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That’s not the length of one of the many climbs in the 2022 Vuelta a España, but the distance of the advertising barriers skirting the race’s key points.
Numbers put out by Vuelta organizers Unipublic reveal a new dimension to this year’s race for the red jersey.
Despite being seen as the smallest of the season’s three grand tours, the logistical burden of carrying a race around two countries is immense.
Also read: Essential preview to the Vuelta a España
A huge 400 tonnes of material is transported across two countries for each stage. More than four kilometers of start and finish barriers keep crowds at bay after race staff spend five hours installing each stage’s finish line.
Eight thousand security officers will be on the beat as the Vuelta pedals through 3,280km of Dutch and Spanish asphalt in the next month. They’re going to guard 550 team soigneurs, medics, nutritionists and directors managing a total of 184 riders racing through 21 gruelling stages.
Five ambulances, one field hospital, and one COVID unit will help keep those nine-score athletes healthy in what is typically the hottest and attritional grand tour of the year.
In the shadow of the Tour de France
The Vuelta a España lacks the deep history of the Giro d’Italia or Tour de France, and its late-summer scheduling can see audience appetites dwindle.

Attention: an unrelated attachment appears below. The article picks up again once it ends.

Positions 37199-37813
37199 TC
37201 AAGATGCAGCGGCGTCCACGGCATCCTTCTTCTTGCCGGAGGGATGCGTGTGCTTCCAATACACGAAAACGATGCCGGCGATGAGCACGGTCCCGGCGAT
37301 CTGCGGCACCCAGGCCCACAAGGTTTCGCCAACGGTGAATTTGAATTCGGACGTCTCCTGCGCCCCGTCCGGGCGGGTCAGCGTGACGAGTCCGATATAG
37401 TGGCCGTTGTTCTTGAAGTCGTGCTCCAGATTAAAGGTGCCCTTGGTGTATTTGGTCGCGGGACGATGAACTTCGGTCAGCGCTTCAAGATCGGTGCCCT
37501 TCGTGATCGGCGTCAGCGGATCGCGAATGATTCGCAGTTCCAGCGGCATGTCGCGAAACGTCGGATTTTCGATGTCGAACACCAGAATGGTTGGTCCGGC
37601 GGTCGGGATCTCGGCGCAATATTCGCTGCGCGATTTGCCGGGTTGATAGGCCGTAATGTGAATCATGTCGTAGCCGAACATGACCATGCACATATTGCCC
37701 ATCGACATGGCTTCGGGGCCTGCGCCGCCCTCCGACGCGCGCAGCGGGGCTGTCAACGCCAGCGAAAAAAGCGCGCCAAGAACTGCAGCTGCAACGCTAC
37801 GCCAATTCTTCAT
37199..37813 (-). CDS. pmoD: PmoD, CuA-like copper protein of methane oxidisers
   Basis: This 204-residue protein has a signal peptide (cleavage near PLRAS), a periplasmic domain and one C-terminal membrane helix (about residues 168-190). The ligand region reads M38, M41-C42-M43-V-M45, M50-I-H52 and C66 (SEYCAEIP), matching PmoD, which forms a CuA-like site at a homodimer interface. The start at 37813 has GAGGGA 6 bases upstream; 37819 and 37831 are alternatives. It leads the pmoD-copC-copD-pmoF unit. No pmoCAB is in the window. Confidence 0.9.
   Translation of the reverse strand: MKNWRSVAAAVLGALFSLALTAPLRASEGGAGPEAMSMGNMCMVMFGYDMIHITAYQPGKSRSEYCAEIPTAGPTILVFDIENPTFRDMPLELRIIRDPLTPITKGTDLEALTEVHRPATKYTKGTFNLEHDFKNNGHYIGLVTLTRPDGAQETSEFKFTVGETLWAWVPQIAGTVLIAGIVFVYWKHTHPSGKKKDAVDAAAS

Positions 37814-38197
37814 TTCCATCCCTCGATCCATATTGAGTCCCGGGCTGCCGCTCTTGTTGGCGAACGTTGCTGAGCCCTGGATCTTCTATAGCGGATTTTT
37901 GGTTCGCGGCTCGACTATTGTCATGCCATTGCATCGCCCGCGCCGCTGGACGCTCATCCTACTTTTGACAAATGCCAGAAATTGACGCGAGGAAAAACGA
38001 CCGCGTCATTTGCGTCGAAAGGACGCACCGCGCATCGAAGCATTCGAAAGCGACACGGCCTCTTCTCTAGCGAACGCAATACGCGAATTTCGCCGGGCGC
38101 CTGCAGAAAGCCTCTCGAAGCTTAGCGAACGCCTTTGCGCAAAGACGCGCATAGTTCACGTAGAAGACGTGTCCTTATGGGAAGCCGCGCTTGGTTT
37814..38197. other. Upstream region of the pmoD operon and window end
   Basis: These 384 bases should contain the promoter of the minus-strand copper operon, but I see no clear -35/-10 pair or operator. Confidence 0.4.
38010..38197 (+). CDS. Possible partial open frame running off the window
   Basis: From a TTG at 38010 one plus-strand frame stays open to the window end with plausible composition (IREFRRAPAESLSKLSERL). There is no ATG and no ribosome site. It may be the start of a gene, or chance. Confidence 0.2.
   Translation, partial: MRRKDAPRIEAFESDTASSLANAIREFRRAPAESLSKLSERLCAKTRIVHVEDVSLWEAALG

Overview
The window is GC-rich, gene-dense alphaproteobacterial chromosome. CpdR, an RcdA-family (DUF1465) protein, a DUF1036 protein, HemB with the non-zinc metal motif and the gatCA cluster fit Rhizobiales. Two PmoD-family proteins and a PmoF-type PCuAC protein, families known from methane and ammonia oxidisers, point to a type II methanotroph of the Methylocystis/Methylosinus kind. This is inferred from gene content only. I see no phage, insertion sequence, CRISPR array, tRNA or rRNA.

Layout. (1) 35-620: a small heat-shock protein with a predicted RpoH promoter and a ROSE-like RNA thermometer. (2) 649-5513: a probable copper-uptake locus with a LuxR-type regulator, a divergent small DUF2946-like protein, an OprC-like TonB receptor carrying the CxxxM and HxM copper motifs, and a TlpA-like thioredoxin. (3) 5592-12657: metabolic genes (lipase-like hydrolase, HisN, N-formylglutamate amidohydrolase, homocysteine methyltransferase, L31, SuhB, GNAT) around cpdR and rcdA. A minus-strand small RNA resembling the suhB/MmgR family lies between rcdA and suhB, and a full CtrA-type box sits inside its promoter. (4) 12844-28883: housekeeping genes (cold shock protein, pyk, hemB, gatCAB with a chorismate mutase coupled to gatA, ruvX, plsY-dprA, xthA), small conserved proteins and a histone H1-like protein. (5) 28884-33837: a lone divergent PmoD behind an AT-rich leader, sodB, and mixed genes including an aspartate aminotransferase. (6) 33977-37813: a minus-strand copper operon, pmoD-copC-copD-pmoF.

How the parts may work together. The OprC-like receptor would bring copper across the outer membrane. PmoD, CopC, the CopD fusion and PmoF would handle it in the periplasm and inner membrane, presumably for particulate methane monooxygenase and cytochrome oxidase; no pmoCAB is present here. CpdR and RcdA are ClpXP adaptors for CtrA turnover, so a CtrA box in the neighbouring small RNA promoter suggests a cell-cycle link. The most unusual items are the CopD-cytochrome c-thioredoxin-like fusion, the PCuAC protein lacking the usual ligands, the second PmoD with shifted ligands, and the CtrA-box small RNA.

Numbers put out by ASO about the Tour earlier this summer show the difference in stark contrast (with all the usual caveats about how the numbers are collected).
Also read: The numbers behind the Tour de France
ASO forecasted some 14.5 million unique visitors to its website during the Tour de France, but just 3.7 million are predicted to load up LaVuelta.es. Likewise, the Tour’s social media pages boast more than nine million followers, whereas the Vuelta draws just a fraction of at 1.4 million.
The difference in national and international interest is also seen in the staffing.
Eight thousand security agents and 80 police officers working the Vuelta? Pah! 28,000 security and safety officials monitor racers, VIPs, host venues, and all the huge hoopla of the Tour de France.
Just 133 people inhabit the tiny Asturian enclave of Yernes Y Tameza which hosts the finish of the Vuelta’s eighth stage. The Tour de France VIP start village probably covers similar acreage.
But don’t let the numbers do the Vuelta down.
Spain’s tour has the reputation for being the most aggressive and unpredictable three-weeker of the season, and a deep startlist leaves the race for the maillot rojo wide open.
The 2022 Vuelta a España rolls out of Utrecht on Friday, and VeloNews will be among the 600 reporters expected to be at the race.